I subbed in a second-grade classroom yesterday, a cheery, book-filled room in a middle- to upper-middle class suburb. My hours flew by, that proverbial cakewalk in a land of plenty. I commented to my husband on the academic virtuosity of my twenty-some charges and the resulting ease of my day. Many of those kids can add three-digit numbers. They read and write in clear, legible prose.
He came back with a comment I’ve heard often before: “It’s the parents. That’s why those kids will always do better than the kids in…” he named an academically scary suburb. He went on to observe that giving more money to the scary suburb would never solve its academic problems and would not catch those children up to students in more prosperous suburbs near them.
He’s right. He’s wrong. I don’t think we can catch up academically- and financially-disadvantaged students by simply giving schools money. Readers know I believe in extending the school year and day for students who have fallen significantly behind the pack. But that’s another post.*
My husband’s right that students with actively involved, motivated parents enter school at an advantage, sometimes a gargantuan advantage. I’d bet most of the kids in yesterday’s classroom started kindergarten knowing rudimentary writing and math, as well as many more vocabulary words on average than inner-city counterparts. The research supports this vocabulary gap. In some zip codes, kids overall enter school with thousands more words at their disposal than kids in other zip codes.
Here’s where I think my husband my be wrong: The research also shows that those kids in zip codes with larger vocabularies keep learning new words faster and that the documented vocabulary gap widens with time. We don’t close the achievement gap. We can’t even keep the gap from expanding.
Money might help address that widening of the gap. Let me offer a few examples from yesterday: I had a teaching assistant to help me with these twenty-five second-graders. I also had a teaching assistant when I acted as a kindergarten teacher in the same district a few days ago. These assistants were not the one-on-one paraprofessionals that sometimes can be found in financially-disadvantaged districts, hired to help seriously autistic or otherwise handicapped children who cannot function without aid. No, these teaching assistants were specifically hired to help the whole classroom.Because of yesterday’s teaching assistant, I was able to do small group and individual math tutoring while the TA wandered the room making certain other students were on task with their independent work. That small group work and tutoring often does not happen in disadvantaged schools, or it is scheduled after school when students may opt not to attend or parents may be unable to pick them up.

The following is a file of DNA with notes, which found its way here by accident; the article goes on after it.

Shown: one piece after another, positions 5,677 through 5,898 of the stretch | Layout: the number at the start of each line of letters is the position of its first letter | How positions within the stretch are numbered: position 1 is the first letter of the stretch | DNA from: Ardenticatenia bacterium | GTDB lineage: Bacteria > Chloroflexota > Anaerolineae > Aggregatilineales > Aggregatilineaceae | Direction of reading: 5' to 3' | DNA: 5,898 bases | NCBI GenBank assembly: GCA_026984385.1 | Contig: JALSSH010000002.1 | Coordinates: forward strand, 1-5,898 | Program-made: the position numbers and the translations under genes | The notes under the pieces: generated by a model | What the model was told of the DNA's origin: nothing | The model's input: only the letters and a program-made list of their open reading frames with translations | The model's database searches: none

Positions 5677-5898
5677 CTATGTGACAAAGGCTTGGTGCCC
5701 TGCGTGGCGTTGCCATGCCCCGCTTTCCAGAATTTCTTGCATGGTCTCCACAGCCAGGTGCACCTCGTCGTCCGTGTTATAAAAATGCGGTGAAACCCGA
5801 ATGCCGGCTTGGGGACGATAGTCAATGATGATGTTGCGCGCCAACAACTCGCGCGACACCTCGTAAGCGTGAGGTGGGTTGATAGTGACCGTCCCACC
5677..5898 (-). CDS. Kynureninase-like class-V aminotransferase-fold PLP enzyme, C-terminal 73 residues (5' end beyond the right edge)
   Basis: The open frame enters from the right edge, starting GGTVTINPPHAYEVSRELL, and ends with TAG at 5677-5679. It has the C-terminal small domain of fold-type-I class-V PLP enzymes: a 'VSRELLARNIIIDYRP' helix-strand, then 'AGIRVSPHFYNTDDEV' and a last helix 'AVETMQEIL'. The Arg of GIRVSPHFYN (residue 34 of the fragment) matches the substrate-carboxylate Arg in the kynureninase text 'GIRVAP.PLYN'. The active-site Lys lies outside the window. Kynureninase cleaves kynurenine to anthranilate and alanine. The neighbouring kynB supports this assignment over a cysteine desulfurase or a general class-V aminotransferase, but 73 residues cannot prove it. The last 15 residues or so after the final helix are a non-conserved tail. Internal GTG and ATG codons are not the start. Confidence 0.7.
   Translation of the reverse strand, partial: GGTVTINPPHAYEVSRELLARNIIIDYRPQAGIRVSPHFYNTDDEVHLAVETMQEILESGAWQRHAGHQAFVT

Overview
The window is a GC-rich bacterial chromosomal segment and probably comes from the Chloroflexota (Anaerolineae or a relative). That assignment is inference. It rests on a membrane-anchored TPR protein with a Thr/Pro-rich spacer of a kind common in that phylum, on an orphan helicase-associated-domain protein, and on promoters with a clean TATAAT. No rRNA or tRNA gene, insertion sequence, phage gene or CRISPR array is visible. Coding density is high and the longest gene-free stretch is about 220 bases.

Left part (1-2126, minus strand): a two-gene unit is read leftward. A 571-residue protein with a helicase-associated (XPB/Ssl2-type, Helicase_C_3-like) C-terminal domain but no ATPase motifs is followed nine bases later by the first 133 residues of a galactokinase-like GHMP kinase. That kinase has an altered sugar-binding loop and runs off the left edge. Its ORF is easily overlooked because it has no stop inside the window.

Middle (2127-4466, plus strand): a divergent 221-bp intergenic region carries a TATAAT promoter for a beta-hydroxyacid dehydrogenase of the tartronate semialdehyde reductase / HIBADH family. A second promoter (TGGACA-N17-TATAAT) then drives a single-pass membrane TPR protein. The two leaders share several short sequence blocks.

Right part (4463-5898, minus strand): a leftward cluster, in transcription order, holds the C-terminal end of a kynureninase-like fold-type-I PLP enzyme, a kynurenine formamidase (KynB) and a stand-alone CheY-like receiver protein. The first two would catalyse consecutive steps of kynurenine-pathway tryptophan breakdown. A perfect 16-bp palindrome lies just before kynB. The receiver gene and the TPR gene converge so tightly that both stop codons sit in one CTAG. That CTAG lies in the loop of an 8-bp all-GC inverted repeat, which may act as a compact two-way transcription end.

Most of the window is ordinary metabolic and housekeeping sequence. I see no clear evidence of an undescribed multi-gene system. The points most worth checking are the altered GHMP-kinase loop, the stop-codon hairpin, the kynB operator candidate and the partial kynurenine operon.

Because of yesterday’s TA, we managed to almost seamlessly follow the teacher’s lesson plan. We did not do any make-work. We did not color or fill out worksheets. We practiced spelling, writing, and math without a break from the day before. In effect, these students lost no learning time. The TA knew exactly where the kids needed to pick up their lessons. She knew all their routines.
In poor districts, extra aides can seldom be found. My last middle school had one single aide to cover every bilingual class in the school. I saw her for a few minutes in the morning and at the end of the day. (I cleverly trapped her coat in my closet, thus ensuring her return.) Absent that knowledgeable teaching assistant — and not a single regular teacher in that district ever had an aide in my experience except to help severely disabled students — teachers must leave relatively foolproof plans — plans that leave students treading water rather than moving forward.